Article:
Friday, October 31, 2014

Mother may I....


            One of the things I remember from my time at Millville Grade School many years ago was the system the teachers and administrators had in place for bathroom breaks. I guess when I got to Millville, I was supposed to call them restrooms instead of bathrooms, but old habits are hard to break, so it took a couple of years to make the change. Anyway, when I was in the first grade, my teacher, Mrs. Dilling, who had also been my Sunday School teacher, informed us that if we needed to use the restroom, we were to raise our hands to ask permission, and in addition to that, we should also raise one finger or two fingers in order to signify which bodily function was necessitating the break.

            I never really understood why it was any of the teacher’s business if a student needed to go number one or number two, or why they even cared, but that was the way things were done at Millville. I often suspected some students were embarrassed to announce to the entire class that a number two was imminent, and might have held up one finger as a decoy. I believed at the time, as I still believe today, that number two is best taken care of in the privacy of your own home, but when that wasn’t possible,  two fingers did seem to take a higher priority when Mrs. Dilling was selecting who would be the next to be excused. My old buddy Stinky Wilmont could be quite theatrical, waving two fingers while making grimacing facial expressions and a worrisome audible, all in hopes of gaining permission ahead of a less animated number one somewhere else in the room.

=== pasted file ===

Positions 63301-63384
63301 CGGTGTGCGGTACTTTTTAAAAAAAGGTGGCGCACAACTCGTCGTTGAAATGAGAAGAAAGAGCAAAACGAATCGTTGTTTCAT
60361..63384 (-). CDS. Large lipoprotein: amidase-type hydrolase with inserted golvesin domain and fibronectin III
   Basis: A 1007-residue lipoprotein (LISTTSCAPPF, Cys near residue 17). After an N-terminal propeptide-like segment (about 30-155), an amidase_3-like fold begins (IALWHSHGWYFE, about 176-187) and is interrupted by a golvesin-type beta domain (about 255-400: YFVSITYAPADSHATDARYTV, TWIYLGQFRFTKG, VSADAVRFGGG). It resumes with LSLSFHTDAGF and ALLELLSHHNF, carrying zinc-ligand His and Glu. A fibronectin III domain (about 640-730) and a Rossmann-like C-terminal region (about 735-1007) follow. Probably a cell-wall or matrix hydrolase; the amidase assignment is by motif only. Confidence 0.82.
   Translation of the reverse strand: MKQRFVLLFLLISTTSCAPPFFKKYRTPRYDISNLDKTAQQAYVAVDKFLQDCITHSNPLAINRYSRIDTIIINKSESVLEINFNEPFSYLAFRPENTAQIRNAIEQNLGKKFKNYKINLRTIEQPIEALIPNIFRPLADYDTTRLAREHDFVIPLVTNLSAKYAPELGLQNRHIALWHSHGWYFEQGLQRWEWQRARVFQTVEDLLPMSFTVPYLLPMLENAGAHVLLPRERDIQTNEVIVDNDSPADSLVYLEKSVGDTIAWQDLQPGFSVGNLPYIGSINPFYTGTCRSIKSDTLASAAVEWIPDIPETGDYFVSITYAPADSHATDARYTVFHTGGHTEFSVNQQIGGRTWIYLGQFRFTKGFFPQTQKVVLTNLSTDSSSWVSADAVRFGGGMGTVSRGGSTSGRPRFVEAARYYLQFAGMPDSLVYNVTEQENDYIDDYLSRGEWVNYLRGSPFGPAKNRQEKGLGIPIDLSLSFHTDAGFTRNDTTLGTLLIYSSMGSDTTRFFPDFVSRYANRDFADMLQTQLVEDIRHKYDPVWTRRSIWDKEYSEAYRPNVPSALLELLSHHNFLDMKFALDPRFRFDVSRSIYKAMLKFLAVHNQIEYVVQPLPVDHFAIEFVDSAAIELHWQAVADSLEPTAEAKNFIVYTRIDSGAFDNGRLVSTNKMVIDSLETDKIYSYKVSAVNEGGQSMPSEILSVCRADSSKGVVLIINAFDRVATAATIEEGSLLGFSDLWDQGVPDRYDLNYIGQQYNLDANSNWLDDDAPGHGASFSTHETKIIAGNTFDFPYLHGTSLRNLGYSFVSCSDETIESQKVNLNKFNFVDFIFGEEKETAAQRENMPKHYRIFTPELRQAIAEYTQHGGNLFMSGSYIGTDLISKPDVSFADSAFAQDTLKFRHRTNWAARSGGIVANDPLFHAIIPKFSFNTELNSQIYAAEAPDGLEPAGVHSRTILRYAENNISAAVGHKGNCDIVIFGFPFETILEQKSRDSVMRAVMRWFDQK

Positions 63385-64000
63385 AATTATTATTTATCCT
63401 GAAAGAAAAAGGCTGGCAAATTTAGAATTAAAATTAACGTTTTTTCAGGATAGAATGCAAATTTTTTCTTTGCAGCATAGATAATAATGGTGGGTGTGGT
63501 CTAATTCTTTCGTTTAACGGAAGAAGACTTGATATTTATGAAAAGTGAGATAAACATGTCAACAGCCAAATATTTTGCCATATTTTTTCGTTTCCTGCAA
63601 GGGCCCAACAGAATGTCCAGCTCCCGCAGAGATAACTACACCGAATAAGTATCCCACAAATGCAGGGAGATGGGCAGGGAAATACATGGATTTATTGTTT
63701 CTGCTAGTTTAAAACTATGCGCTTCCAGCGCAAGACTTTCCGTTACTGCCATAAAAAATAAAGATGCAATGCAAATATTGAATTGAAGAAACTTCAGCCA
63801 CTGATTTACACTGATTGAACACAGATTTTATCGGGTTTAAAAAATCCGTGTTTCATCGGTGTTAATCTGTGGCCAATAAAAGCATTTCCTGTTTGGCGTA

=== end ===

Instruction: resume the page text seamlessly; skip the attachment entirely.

I can’t recall the teacher ever denying permission, or even verifying if was actually a number one or a number two she dealing with. I think it was pretty well accepted that when a first grader decided he or she needed to go, it was going to happen with or without permission, and whether they made it down the hallway to the restroom or not. I don’t think anybody really wanted to take that chance, even if they suspected a number two was actually a number one, or even if they suspected it was a false alarm. I suppose it did serve to put us into the mindset of asking permission before we did anything for the next twelve years. Or fourteen, in Stinky’s case.

            I guess it also gave us the mindset most of us have carried through into our adult lives, though now, most of the time we are asking permission from the government instead of Mrs. Dilling. If you want to be a barber, or a beautician, or a member of about any trade or profession, you have to get permission and a license from the government before you can ply your trade. If you want to get married, or add a room to your house, or sell hotdogs on the corner, or even go fishing, the first thing you have to do is obtain permission from the government.

            Last March, a buddy of mine decided he wanted to build a home on some land that he owned. He had to get permission from the Department of Natural Resources, and the highway department, and the health department, and the building department. He finally received permission in October. It’s not that he couldn’t build a home on his property, but that he couldn’t build a home on his property without asking permission.

             For a supposedly free society, we sure seem to spend a lot of time asking our government for permission. Maybe it’s time for us to realize we don’t really need their permission for most of the things we do. Maybe we need to start collectively showing them one finger once in a while, but not to signify we need to go to the bathroom.

2 Comments:

Anonymous Lisa Stockberger said...

Well said. I do enjoy your commentary.

7:15 AM  
Anonymous Anonymous said...

This showed up in the Friday, November 7th, 2014 News-Gazette Editorial page...

Wonderful...

8:53 AM  

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